38 He was in the assembly in the wilderness, with the angel who spoke to him on Mount Sinai, and with our ancestors; and he received living words to pass on to us.

Matthew Henry's Commentary on Acts 7:38

Commentary on Acts 7:30-41

(Read Acts 7:30-41)

Men deceive themselves, if they think God cannot do what he sees to be good any where; he can bring his people into a wilderness, and there speak comfortably to them. He appeared to Moses in a flame of fire, yet the bush was not consumed; which represented the state of Israel in Egypt, where, though they were in the fire of affliction, yet they were not consumed. It may also be looked upon as a type of Christ's taking upon him the nature of man, and the union between the Divine and human nature. The death of Abraham, Isaac, and Jacob, cannot break the covenant relation between God and them. Our Saviour by this proves the future state, Matthew 22:31. Abraham is dead, yet God is still his God, therefore Abraham is still alive. Now, this is that life and immortality which are brought to light by the gospel. Stephen here shows that Moses was an eminent type of Christ, as he was Israel's deliverer. God has compassion for the troubles of his church, and the groans of his persecuted people; and their deliverance takes rise from his pity. And that deliverance was typical of what Christ did, when, for us men, and for our salvation, he came down from heaven. This Jesus, whom they now refused, as their fathers did Moses, even this same has God advanced to be a Prince and Saviour. It does not at all take from the just honour of Moses to say, that he was but an instrument, and that he is infinitely outshone by Jesus. In asserting that Jesus should change the customs of the ceremonial law. Stephen was so far from blaspheming Moses, that really he honoured him, by showing how the prophecy of Moses was come to pass, which was so clear. God who gave them those customs by his servant Moses, might, no doubt, change the custom by his Son Jesus. But Israel thrust Moses from them, and would have returned to their bondage; so men in general will not obey Jesus, because they love this present evil world, and rejoice in their own works and devices.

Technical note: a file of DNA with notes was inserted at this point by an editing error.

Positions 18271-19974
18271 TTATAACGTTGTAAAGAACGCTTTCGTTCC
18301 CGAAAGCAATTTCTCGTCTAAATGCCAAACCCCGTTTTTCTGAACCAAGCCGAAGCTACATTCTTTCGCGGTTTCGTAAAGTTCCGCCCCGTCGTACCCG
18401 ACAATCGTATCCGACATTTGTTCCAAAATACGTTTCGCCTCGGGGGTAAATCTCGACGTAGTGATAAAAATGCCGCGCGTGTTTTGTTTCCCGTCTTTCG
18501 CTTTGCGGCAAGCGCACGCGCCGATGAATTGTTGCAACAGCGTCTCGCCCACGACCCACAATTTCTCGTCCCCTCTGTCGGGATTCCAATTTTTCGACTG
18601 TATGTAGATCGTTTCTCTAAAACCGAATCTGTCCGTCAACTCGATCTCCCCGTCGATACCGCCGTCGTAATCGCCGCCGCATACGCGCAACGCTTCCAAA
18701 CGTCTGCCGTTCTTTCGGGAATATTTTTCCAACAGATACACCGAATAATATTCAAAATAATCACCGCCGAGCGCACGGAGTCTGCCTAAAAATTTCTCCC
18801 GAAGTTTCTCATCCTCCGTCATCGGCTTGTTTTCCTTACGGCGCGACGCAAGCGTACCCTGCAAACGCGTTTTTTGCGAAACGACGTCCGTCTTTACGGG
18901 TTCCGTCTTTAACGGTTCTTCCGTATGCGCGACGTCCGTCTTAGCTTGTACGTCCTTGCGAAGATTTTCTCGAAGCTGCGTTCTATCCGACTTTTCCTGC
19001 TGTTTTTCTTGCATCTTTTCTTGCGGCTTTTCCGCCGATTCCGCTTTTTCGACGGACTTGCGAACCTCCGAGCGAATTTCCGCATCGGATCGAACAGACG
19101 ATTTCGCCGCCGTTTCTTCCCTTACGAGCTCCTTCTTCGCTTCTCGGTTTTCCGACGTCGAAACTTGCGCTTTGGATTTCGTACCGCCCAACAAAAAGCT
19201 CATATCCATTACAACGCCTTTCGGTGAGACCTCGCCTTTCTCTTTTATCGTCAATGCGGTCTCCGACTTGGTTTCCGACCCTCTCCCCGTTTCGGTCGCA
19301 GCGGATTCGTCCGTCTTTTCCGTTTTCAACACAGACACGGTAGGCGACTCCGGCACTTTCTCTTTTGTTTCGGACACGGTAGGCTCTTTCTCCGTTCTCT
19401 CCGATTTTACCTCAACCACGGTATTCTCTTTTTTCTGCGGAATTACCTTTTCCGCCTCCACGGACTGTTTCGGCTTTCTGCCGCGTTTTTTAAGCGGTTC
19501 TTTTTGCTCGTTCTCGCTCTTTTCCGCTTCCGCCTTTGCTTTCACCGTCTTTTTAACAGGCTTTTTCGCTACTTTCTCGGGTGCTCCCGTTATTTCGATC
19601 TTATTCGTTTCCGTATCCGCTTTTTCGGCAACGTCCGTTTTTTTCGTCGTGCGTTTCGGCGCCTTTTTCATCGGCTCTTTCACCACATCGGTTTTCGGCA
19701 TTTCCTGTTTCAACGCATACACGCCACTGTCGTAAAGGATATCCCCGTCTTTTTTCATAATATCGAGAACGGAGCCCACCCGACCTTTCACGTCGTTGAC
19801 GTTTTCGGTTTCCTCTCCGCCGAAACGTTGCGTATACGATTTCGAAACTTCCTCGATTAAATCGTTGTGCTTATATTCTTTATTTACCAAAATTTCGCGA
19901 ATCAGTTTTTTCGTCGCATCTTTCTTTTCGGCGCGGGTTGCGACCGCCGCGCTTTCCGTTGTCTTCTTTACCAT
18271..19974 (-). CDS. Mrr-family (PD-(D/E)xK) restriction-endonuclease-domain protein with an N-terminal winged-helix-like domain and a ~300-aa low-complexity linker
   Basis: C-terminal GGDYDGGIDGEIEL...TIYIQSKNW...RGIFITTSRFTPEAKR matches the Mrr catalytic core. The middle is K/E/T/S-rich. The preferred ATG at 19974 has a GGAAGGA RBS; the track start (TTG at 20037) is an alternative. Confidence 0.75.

2 Much in every way! First of all, the Jews have been entrusted with the very words of God.

Matthew Henry's Commentary on Romans 3:2

Commentary on Romans 3:1-8

(Read Romans 3:1-8)

The law could not save in or from sins, yet it gave the Jews advantages for obtaining salvation. Their stated ordinances, education in the knowledge of the true God and his service, and many favours shown to the children of Abraham, all were means of grace, and doubtless were made useful to the conversion of many. But especially the Scriptures were committed to them. Enjoyment of God's word and ordinances, is the chief happiness of a people. But God's promises are made only to believers; therefore the unbelief of some, or of many professors, cannot make this faithfulness of no effect. He will fulfil his promises to his people, and bring his threatened vengeance upon unbelievers. God's judging the world, should for ever silence all doubtings and reflections upon his justice. The wickedness and obstinate unbelief of the Jews, proved man's need of the righteousness of God by faith, and also his justice in punishing for sin. Let us do evil, that good may come, is oftener in the heart than in the mouth of sinners; for few thus justify themselves in their wicked ways. The believer knows that duty belongs to him, and events to God; and that he must not commit any sin, or speak one falsehood, upon the hope, or even assurance, that God may thereby glorify himself. If any speak and act thus, their condemnation is just.

12 In fact, though by this time you ought to be teachers, you need someone to teach you the elementary truths of God's word all over again. You need milk, not solid food!

Matthew Henry's Commentary on Hebrews 5:12

Commentary on Hebrews 5:11-14

(Read Hebrews 5:11-14)

Dull hearers make the preaching of the gospel difficult, and even those who have some faith may be dull hearers, and slow to believe. Much is looked for from those to whom much is given. To be unskilful, denotes want of experience in the things of the gospel. Christian experience is a spiritual sense, taste, or relish of the goodness, sweetness, and excellence of the truths of the gospel. And no tongue can express the satisfaction which the soul receives, from a sense of Divine goodness, grace, and love to it in Christ.